At least, that's what a torrent of television and print ads from the makers of testosterone replacements would have you believe. "Millions of men 45 or older may have low T," warns one such ad. "So talk to your doctor about low T."
Considering how most men feel about muscle and sex drive, the result has been predictable. A 2013 study in JAMA Internal Medicine found testosterone prescriptions grew more than threefold between 2001 and 2011. Data from IMS Health shows T sales rose from $324 million in 2002 to nearly $2.3 billion in 2012. Sales could hit $5 billion by 2018.
But is low T from aging really a disease in need of medication? Critics of the campaign say many men have been convinced to take a potentially risky drug for a condition they don't have. Steven Woloshin, a professor of medicine at the Dartmouth Institute for Health Policy and Clinical Practice, dubs low T "the mother of all disease mongering."
If You See a Doctor
- Skepticism helps: Avoid clinics that appear to be in the business of writing prescriptions for testosterone therapy and nothing more.
- Transparency counts: A good doctor will prescribe T therapy only if it's medically warranted, and will be frank about risks and rewards.
- Testing matters: Before prescribing, a doctor should test your T twice, on separate days, to get an accurate baseline. If you're on T therapy, it's important to get follow-up tests to track T levels and adjust dosage.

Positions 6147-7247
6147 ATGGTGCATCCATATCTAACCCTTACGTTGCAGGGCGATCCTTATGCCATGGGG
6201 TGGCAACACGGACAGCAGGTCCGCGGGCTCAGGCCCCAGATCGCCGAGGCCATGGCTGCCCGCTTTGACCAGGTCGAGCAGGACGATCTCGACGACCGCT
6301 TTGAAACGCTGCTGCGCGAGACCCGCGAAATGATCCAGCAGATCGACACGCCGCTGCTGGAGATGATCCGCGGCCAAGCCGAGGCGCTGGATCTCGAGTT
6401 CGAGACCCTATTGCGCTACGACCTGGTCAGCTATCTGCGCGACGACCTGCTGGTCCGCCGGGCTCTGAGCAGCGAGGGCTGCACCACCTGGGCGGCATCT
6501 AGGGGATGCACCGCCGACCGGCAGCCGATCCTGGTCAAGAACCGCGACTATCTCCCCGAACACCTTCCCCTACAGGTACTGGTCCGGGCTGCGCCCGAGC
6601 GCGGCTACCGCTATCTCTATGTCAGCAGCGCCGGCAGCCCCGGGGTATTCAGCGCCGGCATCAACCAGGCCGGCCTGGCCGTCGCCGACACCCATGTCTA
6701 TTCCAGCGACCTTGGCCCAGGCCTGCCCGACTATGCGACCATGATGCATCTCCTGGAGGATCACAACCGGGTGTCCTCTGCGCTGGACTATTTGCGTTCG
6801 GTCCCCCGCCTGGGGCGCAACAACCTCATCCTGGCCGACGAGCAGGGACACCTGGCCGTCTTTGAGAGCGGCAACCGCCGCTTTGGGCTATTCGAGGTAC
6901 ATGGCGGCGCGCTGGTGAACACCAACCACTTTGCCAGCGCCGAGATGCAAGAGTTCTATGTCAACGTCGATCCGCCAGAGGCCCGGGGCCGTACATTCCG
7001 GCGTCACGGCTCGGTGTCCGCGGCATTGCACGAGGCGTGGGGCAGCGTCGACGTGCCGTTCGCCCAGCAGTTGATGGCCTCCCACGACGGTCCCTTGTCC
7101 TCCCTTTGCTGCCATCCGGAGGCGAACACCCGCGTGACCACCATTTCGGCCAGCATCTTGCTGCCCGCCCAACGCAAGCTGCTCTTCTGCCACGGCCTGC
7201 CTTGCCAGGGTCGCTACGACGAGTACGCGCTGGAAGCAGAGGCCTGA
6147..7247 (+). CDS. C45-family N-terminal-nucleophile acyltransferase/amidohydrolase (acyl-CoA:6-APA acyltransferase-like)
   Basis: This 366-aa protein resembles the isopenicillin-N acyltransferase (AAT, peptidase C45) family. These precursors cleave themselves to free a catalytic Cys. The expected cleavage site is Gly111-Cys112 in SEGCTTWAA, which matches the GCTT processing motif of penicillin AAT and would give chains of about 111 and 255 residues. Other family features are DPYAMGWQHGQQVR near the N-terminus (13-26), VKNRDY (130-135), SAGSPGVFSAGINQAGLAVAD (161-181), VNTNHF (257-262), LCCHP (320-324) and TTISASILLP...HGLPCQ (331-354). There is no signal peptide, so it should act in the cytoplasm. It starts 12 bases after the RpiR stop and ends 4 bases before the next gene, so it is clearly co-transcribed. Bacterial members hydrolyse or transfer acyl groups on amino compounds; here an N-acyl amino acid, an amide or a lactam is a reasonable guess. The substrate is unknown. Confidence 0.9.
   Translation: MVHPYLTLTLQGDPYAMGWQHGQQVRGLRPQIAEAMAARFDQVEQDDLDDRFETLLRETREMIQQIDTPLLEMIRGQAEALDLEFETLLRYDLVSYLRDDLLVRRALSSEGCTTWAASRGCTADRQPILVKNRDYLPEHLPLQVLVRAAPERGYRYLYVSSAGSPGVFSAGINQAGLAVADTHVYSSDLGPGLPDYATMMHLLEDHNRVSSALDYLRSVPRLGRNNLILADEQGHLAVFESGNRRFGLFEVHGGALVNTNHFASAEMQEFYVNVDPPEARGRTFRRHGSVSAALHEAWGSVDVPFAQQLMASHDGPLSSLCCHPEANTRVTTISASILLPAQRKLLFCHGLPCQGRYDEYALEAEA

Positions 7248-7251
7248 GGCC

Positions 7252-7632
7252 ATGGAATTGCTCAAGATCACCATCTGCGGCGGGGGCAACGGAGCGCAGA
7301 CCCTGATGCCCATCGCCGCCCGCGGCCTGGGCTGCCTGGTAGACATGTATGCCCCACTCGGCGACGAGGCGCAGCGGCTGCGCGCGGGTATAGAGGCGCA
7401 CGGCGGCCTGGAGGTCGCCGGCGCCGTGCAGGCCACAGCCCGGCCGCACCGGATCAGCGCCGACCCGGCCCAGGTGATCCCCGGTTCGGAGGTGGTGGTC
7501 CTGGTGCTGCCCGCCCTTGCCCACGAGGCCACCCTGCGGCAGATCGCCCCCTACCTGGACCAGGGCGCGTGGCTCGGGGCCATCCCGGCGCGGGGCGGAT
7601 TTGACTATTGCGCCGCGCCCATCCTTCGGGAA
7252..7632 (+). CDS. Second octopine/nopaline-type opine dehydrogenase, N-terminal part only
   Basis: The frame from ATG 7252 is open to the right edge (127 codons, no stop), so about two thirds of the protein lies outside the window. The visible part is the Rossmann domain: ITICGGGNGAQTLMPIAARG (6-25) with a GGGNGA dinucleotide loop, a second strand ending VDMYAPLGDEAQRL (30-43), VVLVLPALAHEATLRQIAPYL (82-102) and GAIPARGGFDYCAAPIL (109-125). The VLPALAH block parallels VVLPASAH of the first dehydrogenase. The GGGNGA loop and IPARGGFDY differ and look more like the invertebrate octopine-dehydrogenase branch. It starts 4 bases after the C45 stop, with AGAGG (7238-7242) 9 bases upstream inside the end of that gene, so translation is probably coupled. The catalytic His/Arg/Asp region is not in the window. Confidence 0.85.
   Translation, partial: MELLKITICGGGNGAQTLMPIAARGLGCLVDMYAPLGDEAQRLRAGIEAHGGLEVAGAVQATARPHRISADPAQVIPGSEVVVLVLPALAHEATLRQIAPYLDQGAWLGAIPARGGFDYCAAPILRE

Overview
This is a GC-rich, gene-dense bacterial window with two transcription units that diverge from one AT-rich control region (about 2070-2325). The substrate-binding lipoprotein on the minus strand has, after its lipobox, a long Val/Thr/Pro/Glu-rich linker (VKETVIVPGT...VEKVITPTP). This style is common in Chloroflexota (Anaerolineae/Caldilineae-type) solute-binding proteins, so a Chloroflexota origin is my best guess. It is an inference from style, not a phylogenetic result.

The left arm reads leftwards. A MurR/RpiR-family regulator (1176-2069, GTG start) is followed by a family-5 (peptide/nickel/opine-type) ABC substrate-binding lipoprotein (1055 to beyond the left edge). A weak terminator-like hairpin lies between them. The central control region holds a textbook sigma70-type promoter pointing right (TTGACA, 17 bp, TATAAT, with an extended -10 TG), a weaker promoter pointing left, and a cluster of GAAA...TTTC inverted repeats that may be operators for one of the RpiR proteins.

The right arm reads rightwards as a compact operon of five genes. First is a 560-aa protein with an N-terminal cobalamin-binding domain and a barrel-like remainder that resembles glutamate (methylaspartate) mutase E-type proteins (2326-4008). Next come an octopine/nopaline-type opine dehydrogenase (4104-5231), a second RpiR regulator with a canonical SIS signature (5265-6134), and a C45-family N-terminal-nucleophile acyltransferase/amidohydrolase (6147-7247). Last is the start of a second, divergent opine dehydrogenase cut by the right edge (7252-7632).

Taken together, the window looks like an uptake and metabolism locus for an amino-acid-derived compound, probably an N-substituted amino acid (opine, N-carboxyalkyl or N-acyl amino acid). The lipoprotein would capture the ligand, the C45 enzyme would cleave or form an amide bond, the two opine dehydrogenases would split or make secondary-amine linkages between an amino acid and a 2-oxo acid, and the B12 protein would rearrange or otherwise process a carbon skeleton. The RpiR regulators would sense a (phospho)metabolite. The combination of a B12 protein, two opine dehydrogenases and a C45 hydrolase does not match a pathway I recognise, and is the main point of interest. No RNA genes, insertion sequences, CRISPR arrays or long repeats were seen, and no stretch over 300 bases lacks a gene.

On the other hand, proponents say testosterone replacement can help older men improve their quality of life. "The true outrage is that social forces and hysteria have combined to deprive men of a useful treatment without regard for medical science," Abraham Morgentaler, a Harvard urologist, wrote recently in the Journal of Sexual Medicine.
The truth about low T
Experts agree on at least one thing: After age 30, every man's testosterone drops about 1 percent a year, according to Ranjith Ramasamy, a urologist at Baylor College of Medicine in Houston. Being overweight or obese, as well as having type 2 diabetes, may drag your levels down even lower.
But what is a healthy T level for an older man? Doctors can't agree. Many laboratories use wildly varying reference numbers based on the average testosterone levels of young men, anywhere from 300 to 900 nanograms per deciliter.
Meanwhile, some symptom lists virtually guarantee that any middle-aged man will self-diagnose low T. Several websites that promote testosterone replacement feature a 10-question self-quiz. Answer yes to just three — you're grumpy now and then, you don't have the strength you used to have, and you sometimes fall asleep after dinner — and you could have low T. "These complaints may have nothing to do with testosterone," says Woloshin.